SORRY, NO VAMPIRES OR EROTICA, but a learned friend just labeled this REAL LITERATURE OF QUALITY__ Many of the books I see promoted here are more of the romantic variety than my trilogy. And many of them are great stories of quality.
The story told within this trilogy however embodies the theme of deep love between people of conflicting ethnicities and two other similar romantic partnerships as well. It is written in an old narrative style from Western times and is less romantically sensual, but reads quickly enough, without dragging, and in an entertaining manner when the reader gets used to that style.
Amazon reviews of the first volume, SANGRE DE CRISTO, elaborate a bit [see the comment to the 3 star review there]. In all, the series has garnered one good 3 star and six 5 star reviews. One reviewer recommends it for Christian readers, though the rough edges of life then and its dangers are not filed down for reader safety.
This story is "Old School" but in a good way. It is after all about old things, revealing, that in many ways, people of "olden times" were much like us in the ways that mattered.
I think my book is so old school that, though romantic, it is very different in the expression of love. It is shown in little touches and looks or even unspoken thoughts, as seen here when it appears that the Navajo woman, Sunny is excluded from a diner invitation for the men in an army camp__
“It is fine Aaron. I will talk with some of these women and learn about them,” she responded to his gaze.
Captain Adamson watched her as she spoke and touched Aaron’s arm reassuringly with just her fingers.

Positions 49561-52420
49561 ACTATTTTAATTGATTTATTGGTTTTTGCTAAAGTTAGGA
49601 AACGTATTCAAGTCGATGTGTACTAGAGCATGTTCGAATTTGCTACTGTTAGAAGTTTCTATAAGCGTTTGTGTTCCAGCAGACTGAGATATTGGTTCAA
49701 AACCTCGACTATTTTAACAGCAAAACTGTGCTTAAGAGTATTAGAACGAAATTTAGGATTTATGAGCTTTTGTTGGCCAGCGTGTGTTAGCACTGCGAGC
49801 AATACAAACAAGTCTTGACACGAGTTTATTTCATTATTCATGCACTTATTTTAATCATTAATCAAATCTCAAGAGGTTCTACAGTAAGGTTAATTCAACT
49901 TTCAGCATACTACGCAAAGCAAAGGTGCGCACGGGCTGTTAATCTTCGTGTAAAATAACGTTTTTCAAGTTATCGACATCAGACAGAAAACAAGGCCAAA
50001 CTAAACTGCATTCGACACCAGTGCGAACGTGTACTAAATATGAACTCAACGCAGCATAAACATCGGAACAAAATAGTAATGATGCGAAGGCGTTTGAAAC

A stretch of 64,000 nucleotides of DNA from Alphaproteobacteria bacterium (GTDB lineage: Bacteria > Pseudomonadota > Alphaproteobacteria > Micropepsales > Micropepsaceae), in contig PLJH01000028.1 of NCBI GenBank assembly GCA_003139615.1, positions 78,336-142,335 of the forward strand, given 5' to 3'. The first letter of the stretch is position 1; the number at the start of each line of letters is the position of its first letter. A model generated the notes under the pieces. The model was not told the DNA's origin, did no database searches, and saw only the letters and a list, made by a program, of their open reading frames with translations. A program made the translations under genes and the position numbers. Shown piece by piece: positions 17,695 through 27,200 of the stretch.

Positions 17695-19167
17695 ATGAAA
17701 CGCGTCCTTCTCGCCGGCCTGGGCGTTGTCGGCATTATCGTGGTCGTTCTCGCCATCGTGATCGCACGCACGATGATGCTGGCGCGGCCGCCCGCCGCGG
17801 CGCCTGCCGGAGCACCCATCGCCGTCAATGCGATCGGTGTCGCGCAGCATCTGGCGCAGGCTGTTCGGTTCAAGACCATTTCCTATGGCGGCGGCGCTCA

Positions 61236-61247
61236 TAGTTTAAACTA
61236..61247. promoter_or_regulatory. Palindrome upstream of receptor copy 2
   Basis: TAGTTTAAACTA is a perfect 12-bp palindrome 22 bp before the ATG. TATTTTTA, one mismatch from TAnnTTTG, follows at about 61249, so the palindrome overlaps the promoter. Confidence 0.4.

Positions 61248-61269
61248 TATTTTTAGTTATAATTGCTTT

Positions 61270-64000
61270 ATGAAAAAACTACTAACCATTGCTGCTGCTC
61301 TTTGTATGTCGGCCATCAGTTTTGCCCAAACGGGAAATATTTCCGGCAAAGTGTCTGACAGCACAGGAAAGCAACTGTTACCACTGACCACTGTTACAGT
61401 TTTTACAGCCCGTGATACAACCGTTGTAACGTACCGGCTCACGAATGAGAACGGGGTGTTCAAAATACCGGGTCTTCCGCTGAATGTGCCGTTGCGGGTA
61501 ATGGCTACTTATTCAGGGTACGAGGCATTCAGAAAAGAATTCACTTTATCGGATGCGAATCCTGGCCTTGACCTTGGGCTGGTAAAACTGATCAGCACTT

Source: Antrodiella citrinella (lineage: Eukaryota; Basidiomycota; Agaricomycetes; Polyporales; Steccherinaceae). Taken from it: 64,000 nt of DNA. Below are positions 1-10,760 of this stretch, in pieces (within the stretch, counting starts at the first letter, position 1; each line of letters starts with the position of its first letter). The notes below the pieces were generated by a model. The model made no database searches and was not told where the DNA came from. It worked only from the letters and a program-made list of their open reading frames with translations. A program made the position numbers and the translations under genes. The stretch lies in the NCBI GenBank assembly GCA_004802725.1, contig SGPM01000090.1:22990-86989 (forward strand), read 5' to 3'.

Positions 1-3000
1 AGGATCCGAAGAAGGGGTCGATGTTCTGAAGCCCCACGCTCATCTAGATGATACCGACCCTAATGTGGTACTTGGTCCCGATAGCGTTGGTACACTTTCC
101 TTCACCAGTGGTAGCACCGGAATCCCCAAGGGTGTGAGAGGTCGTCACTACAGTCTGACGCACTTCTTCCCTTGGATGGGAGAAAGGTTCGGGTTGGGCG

...There was something about her: a maturity, not of age . . . of intellect and understanding. Perhaps it was an insight on his part fostered by observing a strong native-white relationship up close, however briefly. ...He suddenly saw the Diné as people like himself. “Mrs. Jefferson, but of course you will join us, please.”
__ It is as if we are not privy to the most intimate moments, yet we are privy to their thoughts through the omniscient narrator. As mentioned in the post, it is more the writing style of the era I'm writing about.
I sort of wrote this trilogy for the art of it rather than the marketability, though success of the latter would be a blessing. As I review more and more books, even 'clean' ones, I find most of the writing more romantically sensual than mine. It makes sense a bit, because I'm an historian (though no advanced degrees) and take a slightly different approach to the romance.
[The Author's Note below has been added to the websites that reference the Sunny of the Old Southwest historical series.]
This novel and the entire series were written for the art of it. Sales are not a concern. This is a serious work and not for the casual reader, who could in some cases struggle with it. The narrative, storyteller style harkens to an older era and is less common today. The novel is a hard look at life in the Nineteenth Century through the eyes of a Native American and white who dare marry and attempt normal lives at a time when the former was a pariah in her own land. It is not about Indians (or whites) it is about these two people and those close to them . . . that's all. Similarly, it is not just a Western as it includes multiple settings, with at least a third of the book set in the East.
The five book series is also not just a Western, with the final volume set almost entirely in the Philippine Islands. Similarly as well, the other five books are not light reading or an easy, rapid, action and conversation-filled romp. There is romance in these pages, real love, the kind people die for . . . . . and violence and mature themes. There is no graphic sex and gratuitous violence. That which is portrayed in a violent hard manner here is unfortunately historically correct.
This is book four and completes the series of five volumes. If you adjust and get through the slim first volume, happy reading.